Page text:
def runnable(reg_mod):
    """ returns True if model is properly configured
    **note** this is specific depending on your model's input data requirements """
    return all((reg_mod.initial_state.size() > 0, reg_mod.time_axis.size() > 0,
                all([len(getattr(reg_mod.region_env, attr)) > 0 for attr in
                    ("temperature", "wind_speed", "precipitation", "rel_hum", "radiation")])))

# run the model, e.g. as you may configure it in a script:
if True: #runnable(model):

    print('Something wrong with model configuration.')

# output:
# CPU times: user 2 µs, sys: 0 ns, total: 2 µs
# Wall time: 7.63 µs

Okay, so the simulation was run. Now we may be interested in looking at some of the output. We’ll take a brief summary glance in the next section, and save a deeper dive into the simulation results for another notebook.

6. Take a look at simulation results

The first step will be simply to look at the discharge results for each subcatchment within our simulation domain.

# We can make a quick plot of the data of each sub-catchment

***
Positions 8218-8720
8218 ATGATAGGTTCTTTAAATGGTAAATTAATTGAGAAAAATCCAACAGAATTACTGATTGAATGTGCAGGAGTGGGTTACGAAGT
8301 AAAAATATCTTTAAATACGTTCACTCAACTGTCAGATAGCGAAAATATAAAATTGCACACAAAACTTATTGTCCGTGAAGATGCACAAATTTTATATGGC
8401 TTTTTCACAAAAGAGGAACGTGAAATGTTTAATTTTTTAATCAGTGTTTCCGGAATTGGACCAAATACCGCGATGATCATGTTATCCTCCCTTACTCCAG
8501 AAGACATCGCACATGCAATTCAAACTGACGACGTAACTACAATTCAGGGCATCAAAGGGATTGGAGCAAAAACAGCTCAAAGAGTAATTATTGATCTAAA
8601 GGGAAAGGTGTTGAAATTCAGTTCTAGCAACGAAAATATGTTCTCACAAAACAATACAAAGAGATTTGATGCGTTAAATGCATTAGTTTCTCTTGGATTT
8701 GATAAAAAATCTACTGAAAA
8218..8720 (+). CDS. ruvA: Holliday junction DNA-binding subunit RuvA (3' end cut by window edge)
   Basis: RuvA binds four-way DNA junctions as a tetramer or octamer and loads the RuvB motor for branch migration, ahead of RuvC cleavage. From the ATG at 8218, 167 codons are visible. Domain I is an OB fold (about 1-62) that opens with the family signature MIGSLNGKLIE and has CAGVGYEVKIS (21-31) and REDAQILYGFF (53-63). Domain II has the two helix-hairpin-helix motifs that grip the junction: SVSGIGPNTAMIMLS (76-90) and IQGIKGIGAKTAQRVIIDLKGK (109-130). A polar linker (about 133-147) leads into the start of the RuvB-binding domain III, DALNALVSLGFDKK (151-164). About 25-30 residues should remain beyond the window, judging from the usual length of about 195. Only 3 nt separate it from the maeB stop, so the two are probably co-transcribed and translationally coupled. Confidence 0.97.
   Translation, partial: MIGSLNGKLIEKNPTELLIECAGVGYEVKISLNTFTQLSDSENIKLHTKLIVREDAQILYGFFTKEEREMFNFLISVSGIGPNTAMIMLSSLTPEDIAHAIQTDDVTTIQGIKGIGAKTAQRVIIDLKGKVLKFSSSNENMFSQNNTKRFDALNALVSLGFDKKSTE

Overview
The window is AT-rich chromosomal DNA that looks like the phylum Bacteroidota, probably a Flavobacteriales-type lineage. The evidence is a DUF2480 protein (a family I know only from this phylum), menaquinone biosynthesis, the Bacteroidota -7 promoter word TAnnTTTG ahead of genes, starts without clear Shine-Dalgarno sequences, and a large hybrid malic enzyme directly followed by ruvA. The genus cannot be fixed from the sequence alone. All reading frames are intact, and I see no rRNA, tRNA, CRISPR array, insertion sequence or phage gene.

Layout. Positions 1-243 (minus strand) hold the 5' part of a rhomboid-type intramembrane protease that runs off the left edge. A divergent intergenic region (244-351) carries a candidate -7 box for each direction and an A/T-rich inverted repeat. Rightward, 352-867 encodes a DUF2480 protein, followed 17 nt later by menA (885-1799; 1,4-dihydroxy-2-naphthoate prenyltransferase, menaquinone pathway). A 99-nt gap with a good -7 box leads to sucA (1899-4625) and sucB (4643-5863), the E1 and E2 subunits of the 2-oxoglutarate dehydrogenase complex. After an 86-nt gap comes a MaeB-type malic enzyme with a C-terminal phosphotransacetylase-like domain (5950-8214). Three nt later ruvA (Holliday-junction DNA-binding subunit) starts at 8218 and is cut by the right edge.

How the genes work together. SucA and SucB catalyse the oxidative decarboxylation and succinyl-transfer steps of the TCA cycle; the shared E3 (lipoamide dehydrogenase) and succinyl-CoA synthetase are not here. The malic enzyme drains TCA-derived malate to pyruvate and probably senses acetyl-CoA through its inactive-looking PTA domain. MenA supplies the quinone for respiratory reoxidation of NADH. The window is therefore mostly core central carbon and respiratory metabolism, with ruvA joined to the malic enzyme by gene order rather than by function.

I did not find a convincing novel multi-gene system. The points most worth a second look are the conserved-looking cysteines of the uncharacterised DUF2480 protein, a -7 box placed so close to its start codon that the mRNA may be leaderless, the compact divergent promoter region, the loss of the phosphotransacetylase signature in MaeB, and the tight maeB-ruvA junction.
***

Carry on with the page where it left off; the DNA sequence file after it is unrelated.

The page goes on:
fig, ax = plt.subplots(figsize=(20,15))

# plot each catchment discharge in the catchment_ids
for i,cid in enumerate(model.catchment_ids):
    # a ts.time_axis can be enumerated to it's UtcPeriod,
    # that will have a .start and .end of type utctimestamp
    # to use matplotlib support for datetime-axis, we convert it to datetime (as above)
    ts_timestamps = [dt.datetime.utcfromtimestamp(int(p.start)) for p in model.time_axis]
    data = model.statistics.discharge([int(cid)]).values

    ax.plot(ts_timestamps,data, label = "{}".format(model.catchment_ids[i]))

ax.legend(title="Catch. ID")
ax.set_ylabel("discharge [m3 s-1]")

# output: Text(0, 0.5, 'discharge [m3 s-1]')